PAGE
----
Definition of "Pairwise Method"

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Definition of "Pairwise Method"

Craig Carey-2
Yes, it would be roughly true to say that I'd consider a method to be
a Pairwise method if it meets Bruce's definition, and the Condorcet
criterion. But I'd be perfectly willing to say that a method can be
Pairwise without meeting the Condorcet criterioin, for the same of
completeness, in case, as Bruce says, someone proposes such a method
tomorrow. But no one, except maybe a mathematician, would propose such
a method. For all the proponents of Pairwise methods, the whole purpose
of doing the pairwise comparisons is to find if there's something that
beats everything else. That's the 1 thing that every Pairwise method,
& every Pairwise proponent have in common. So, maybe for mathematical
completeness, but not for any conceivable practical reason, I'd agree
that a method can be Pairwise if it doesn't meet Condorcet's Criterion.

But I still prefer my definition to Bruce's. My main protest against
Bruce's definition is that it's starting to turn this list into
one that uses mathematical symbolic language. Everything that can be
said about voting systems can be said in plain English. For instance,
the definition that I gave differed from Bruce's in a few material
ways, but, most important, it differed by being said in quite plain
English. My concern is that EM will lose members if we let it be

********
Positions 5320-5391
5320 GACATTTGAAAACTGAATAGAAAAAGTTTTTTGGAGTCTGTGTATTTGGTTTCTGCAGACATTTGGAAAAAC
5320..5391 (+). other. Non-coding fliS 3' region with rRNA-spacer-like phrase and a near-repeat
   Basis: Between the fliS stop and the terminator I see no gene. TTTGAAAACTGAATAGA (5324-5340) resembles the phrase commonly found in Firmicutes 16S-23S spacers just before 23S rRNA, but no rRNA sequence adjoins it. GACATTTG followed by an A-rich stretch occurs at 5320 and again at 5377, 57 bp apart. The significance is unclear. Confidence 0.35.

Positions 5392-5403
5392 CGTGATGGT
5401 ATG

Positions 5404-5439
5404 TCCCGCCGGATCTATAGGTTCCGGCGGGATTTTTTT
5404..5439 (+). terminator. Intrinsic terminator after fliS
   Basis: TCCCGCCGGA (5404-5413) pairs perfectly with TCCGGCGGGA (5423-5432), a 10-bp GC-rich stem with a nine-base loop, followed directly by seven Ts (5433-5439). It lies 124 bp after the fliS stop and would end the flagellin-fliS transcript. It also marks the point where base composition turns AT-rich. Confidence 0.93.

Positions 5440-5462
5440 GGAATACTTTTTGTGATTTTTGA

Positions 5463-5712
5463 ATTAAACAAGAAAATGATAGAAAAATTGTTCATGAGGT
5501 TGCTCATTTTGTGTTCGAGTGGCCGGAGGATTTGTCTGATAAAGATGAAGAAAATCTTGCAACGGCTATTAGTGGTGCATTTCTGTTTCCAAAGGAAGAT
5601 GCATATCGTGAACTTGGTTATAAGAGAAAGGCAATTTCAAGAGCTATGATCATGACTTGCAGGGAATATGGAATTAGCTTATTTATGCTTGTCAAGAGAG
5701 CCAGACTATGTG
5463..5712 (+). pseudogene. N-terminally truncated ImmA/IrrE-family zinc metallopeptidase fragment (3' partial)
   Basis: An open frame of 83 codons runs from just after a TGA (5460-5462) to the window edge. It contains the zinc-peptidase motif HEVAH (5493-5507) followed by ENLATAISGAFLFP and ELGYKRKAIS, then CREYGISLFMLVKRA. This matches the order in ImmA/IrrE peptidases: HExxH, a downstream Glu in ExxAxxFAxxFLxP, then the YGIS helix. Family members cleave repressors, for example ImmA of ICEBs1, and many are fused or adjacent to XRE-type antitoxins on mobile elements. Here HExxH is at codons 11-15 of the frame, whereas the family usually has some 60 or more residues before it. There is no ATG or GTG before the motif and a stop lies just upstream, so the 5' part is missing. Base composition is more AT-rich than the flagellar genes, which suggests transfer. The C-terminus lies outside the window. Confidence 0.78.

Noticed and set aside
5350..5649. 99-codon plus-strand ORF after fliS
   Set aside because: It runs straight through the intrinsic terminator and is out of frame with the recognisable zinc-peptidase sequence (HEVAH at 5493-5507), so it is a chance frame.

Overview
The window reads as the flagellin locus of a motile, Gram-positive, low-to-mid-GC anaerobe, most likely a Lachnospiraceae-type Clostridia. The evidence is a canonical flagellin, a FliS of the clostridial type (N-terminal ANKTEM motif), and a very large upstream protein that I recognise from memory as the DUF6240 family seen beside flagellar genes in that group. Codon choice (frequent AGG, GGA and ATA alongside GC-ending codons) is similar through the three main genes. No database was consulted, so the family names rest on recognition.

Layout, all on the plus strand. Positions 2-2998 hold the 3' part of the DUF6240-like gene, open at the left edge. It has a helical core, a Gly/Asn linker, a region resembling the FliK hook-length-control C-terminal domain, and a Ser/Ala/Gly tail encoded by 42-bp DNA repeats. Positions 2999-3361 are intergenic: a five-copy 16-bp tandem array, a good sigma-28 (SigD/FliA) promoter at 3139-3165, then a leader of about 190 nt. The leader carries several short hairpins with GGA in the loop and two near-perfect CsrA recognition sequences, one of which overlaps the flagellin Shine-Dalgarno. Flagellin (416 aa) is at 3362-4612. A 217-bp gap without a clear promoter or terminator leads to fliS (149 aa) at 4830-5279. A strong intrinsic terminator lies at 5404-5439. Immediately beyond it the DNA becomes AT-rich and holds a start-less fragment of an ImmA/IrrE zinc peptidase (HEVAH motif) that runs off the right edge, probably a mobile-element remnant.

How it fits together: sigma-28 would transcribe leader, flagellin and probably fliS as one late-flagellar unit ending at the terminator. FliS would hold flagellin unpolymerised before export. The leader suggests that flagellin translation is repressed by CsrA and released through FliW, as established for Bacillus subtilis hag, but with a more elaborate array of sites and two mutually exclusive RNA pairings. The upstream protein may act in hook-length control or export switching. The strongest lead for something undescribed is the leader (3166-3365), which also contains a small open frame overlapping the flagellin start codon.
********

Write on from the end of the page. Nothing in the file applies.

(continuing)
turned into a mathematicians-only list, a list where things are
said in the language of mathematicians when they could instead
be said in plain English. As I've said, there could, of course, be
some times when formulese could be very brief & clear. I don't want
people to unsubscribe from EM, or start deleting its messages, or to
quit the Single-Winner-Committe because the proceedings of these
groups are beginning to be done in a foreign language! I want an
"English-only" law for EM. No Formulese, except in a few special
cases where it really is necessary for brevity &/or clarity. Those
situations are rare or nonexistent in the voting systems topic, where
pretty much everything is more easily, briefly & clearly said in English.

Anyway, I don't object to Steve's & Bruce's proposal to count
as Pairwise methods methods that don't meet the Condorcet Criterion,
but it's for mathematicial completeness purposes only, since we're
not going to find any such animal.

There are a few minor material differences between Bruce's definition
& mine, by which I mean differences other than differences in language:

Bruce includes something about counting how many people rate x & y
equal, either by ranking them equal or by ranking neither. I
know of no reason to count that. All that matters, it seems to me,
is how many rank x over y, & vice-versa. I realize that Bruce
believes that, if you don't rank x or y, you should be counted
as voting half of a preference for x over y, and half of a preference
for y over x. I don't understand how Bruce could say that, since
mathematicians usually take things literally, and if you don't
rank x or y, than you're not expressing _any_ preference between
them, full, half, or otherwise. I don't know why Bruce would make
up a preference that you didn't vote.

Anyway, though, just as we can include methods that don't meet
the Smith Criterion, for completeness, I also have no objection